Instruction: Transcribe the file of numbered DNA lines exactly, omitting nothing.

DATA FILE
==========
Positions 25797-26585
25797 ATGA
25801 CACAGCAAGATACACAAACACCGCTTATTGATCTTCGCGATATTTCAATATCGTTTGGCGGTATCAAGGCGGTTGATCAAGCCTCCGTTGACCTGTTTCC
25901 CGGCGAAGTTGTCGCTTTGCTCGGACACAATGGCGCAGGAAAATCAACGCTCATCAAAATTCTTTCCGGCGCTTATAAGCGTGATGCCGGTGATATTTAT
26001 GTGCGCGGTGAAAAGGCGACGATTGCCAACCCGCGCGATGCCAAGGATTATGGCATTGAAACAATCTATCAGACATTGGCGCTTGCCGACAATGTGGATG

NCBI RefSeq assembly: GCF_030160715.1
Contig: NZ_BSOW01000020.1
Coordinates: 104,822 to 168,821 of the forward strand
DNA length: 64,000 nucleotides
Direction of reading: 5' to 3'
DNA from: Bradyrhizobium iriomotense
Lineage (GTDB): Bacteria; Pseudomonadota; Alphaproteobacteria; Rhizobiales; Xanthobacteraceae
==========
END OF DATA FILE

Positions 25797-26585
25797 ATGA
25801 CACAGCAAGATACACAAACACCGCTTATTGATCTTCGCGATATTTCAATATCGTTTGGCGGTATCAAGGCGGTTGATCAAGCCTCCGTTGACCTGTTTCC
25901 CGGCGAAGTTGTCGCTTTGCTCGGACACAATGGCGCAGGAAAATCAACGCTCATCAAAATTCTTTCCGGCGCTTATAAGCGTGATGCCGGTGATATTTAT
26001 GTGCGCGGTGAAAAGGCGACGATTGCCAACCCGCGCGATGCCAAGGATTATGGCATTGAAACAATCTATCAGACATTGGCGCTTGCCGACAATGTGGATG

NCBI RefSeq assembly: GCF_030160715.1
Contig: NZ_BSOW01000020.1
Coordinates: 104,822 to 168,821 of the forward strand
DNA length: 64,000 nucleotides
Direction of reading: 5' to 3'
DNA from: Bradyrhizobium iriomotense
Lineage (GTDB): Bacteria; Pseudomonadota; Alphaproteobacteria; Rhizobiales; Xanthobacteraceae